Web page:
Suyat met Thurgood Marshall, then married him in 1955 after Marshall's previous wife, Vivian Burey, died of lung cancer. Suyat married Marshall on December 17, 1955. [4] Roy Wilkins, who was secretary of the NAACP, presided over the service at St. Philip's Episcopal Church in Harlem, New York. Visitors to their apartment included Martin Luther King Jr. and Rosa Parks. [2] [4]

Suyat and Marshall were the parents of John W. Marshall, a former Virginia Secretary of Public Safety and former U.S. Marshals Service Director, and Thurgood Marshall Jr. Juan Williams reported Suyat worked extensively in Marshall's later years to keep his explosions of "frustration with the conservative court and what remained of the Civil Rights Movement" out of the public, afraid that they would embarrass him. [6]

Later life and death

Suyat spent her life preserving history and continued to fight for civil rights after her husband's death. She believed that there is still a long way to go. [7] [8] [9] She gave an oral history interview for the Library of Congress conducted by Emilye Crosby in Washington, D.C. on June 30, 2013. [2] Her story is now featured in the National Museum of African American History and Culture at the Smithsonian in Washington, D.C. [4] The interview was authorized by the United States Congress on May 12, 2009, in the Civil Rights History Project Act of 2009 (Public Law 111-19). The exhibit was created as part of a 5-year initiative to survey existing oral history collections with relevance to the Civil Rights Movement and record new interviews with people who participated in the social and political movement. [10]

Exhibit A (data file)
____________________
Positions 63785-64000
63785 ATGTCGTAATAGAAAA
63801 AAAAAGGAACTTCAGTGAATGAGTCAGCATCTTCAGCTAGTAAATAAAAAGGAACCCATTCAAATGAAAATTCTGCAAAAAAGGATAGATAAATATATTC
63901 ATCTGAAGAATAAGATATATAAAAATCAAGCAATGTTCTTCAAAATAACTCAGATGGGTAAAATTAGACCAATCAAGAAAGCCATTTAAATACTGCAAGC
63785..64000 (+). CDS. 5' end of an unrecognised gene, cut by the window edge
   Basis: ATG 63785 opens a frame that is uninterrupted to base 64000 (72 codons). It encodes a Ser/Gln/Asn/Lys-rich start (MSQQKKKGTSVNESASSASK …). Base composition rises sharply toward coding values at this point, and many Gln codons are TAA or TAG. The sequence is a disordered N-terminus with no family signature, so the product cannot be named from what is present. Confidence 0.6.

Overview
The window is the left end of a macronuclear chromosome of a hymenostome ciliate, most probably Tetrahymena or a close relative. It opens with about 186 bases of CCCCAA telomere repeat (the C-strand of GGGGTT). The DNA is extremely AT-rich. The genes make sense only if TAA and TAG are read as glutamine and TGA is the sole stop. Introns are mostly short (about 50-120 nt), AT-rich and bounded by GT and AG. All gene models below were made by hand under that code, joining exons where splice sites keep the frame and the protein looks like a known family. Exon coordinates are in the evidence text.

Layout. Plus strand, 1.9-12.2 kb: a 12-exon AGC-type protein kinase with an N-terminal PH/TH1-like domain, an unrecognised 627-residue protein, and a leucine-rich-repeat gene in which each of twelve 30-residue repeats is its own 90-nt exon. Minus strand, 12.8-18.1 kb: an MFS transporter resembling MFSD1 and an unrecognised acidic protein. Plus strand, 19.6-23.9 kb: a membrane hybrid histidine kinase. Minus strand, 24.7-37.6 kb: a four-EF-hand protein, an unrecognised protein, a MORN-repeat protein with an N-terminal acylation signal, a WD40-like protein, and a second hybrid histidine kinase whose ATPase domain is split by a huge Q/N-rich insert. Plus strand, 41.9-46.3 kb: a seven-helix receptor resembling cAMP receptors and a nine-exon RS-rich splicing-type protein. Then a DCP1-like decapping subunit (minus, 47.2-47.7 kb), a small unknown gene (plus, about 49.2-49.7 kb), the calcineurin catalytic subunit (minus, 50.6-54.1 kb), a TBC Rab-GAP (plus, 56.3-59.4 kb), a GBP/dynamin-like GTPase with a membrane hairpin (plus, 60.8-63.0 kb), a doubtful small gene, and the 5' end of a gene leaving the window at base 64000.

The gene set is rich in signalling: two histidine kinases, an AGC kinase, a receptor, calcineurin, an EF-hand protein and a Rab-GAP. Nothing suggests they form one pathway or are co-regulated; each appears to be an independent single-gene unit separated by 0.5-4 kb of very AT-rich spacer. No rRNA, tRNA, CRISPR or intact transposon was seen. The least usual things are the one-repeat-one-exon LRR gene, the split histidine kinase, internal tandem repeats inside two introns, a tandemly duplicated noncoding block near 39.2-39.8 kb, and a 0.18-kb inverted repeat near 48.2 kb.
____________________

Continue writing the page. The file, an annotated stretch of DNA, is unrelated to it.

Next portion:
Suyat attended the opening of a new school building for the Thurgood Marshall Academy for Learning and Social Change in New York City's Harlem neighborhood in 2004. [11]